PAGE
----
TEPCO's share price, to be more specific.
I posted on Friday about what Yukio Edano as Chief Cabinet Secretary was saying on March 12, 2011 ("We should start thinking about wide-area evacuation including Tokyo and Ibaraki"). It was revealed by the information disclosure request from Tokyo Shinbun.
Now it's Asahi Shinbun's turn. Asahi uncovered what the then-Finance Minister had said about TEPCO in the early days of the Fukushima I Nuclear Power Plant accident. The then-Finance Minister is today's Prime Minister Yoshihiko Noda.
Remember the mention of some ministers who were worried about the stock market in the meeting after Reactor 1 blew up on March 12, 2011? Noda looks like he was one of them.
From Asahi Shinbun (4/15/2012):
"Refrain from saying things that may weaken TEPCO", said Mr. Noda as finance minister
It has been revealed that Yoshihiko Noda, then-Minister of Finance, worried about the rapid decline of TEPCO's share price, said "I want you to refrain from saying things that may weaken (TEPCO)" during the meeting of the nuclear disaster response headquarters on the night of March 31, 2011. The Nuclear and Industrial Safety Agency under the Ministry of Economy, Trade and Industry disclosed multiple memos of the meeting at the information disclosure request from Asahi Shinbun on April 13.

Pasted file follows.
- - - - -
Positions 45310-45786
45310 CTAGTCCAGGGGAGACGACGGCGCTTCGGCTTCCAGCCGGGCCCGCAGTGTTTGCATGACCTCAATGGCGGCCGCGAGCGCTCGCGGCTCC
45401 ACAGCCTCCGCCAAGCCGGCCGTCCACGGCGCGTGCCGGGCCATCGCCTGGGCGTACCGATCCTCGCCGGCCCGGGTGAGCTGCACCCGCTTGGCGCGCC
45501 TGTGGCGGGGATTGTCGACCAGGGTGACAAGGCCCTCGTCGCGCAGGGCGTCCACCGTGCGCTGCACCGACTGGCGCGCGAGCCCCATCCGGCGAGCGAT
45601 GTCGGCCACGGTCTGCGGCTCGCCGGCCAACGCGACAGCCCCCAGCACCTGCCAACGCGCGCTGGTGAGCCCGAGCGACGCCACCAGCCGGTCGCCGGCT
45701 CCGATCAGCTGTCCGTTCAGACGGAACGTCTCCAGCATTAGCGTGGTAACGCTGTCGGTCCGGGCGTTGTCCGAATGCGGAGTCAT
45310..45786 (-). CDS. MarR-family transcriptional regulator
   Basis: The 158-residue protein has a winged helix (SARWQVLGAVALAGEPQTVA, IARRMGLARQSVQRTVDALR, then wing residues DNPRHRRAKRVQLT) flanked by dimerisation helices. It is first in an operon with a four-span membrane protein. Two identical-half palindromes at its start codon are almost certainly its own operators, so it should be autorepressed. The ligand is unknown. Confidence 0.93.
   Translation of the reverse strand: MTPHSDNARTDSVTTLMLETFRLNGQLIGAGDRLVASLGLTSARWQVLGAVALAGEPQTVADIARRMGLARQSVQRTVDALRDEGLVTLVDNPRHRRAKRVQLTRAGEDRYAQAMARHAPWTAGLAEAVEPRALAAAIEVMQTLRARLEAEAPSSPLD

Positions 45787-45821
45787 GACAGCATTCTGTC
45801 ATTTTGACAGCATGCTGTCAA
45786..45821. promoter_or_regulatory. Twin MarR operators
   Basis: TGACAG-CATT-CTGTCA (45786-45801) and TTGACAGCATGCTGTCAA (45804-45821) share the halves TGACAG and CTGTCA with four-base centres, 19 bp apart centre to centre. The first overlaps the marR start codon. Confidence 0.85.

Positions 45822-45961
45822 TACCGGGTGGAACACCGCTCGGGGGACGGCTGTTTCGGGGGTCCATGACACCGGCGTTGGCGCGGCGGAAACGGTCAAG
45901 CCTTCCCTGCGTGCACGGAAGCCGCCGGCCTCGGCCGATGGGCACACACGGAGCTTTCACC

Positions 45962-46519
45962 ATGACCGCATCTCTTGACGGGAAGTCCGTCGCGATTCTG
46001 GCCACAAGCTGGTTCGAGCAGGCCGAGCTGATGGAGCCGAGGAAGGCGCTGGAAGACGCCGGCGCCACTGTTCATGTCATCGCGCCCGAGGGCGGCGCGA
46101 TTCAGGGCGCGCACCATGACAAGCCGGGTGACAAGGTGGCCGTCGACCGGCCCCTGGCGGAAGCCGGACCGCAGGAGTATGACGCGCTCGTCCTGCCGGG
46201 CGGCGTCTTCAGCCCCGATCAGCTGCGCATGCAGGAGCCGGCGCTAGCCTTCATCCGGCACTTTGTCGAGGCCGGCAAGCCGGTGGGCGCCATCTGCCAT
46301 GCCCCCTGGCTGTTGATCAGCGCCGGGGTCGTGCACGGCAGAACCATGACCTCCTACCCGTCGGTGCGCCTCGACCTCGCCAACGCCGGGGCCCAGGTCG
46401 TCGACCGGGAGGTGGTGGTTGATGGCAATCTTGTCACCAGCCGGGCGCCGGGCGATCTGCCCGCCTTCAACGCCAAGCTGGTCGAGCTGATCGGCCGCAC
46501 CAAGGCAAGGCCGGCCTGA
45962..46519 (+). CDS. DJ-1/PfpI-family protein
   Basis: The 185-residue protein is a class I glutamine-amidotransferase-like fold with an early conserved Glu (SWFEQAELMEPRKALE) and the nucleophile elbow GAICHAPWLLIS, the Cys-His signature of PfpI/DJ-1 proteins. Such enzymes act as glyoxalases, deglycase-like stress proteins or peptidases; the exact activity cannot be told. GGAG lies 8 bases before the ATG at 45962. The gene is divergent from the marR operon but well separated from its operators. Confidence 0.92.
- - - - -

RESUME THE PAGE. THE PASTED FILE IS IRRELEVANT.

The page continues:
The meeting took place about 3 weeks after the start of the nuclear accident last year. Around that time, the share price of TEPCO dropped significantly on the prospect that the amount of accident compensations would be huge under the Atomic Energy Damage Compensation Law. On March 30, 2011, TEPCO's chairman Tsunehisa Katsumata was hinting that the existence of the company was in doubt.
Taking the disclosed memos together, Noda as the Minister of Finance told the meeting participants, "If the nationalization of TEPCO is in the news, the share price will hit the stop limit. Of 600,000 shareholders of TEPCO, 590,000 are individual investors and the impact on the economy will be large. I want you to refrain from saying things that may weaken TEPCO", restraining others from criticizing TEPCO.
I think Koichiro Genba, then-minister in charge of national strategy and current Minister of Foreign Affairs, may be the other minister who was worried about the stock market and particularly about TEPCO. He was the one who said "Let's all cheer for TEPCO" in late March last year.
No surprise, it all makes sense. Noda has already told the foreign press that no one is responsible for the accident, and everyone is responsible for the accident.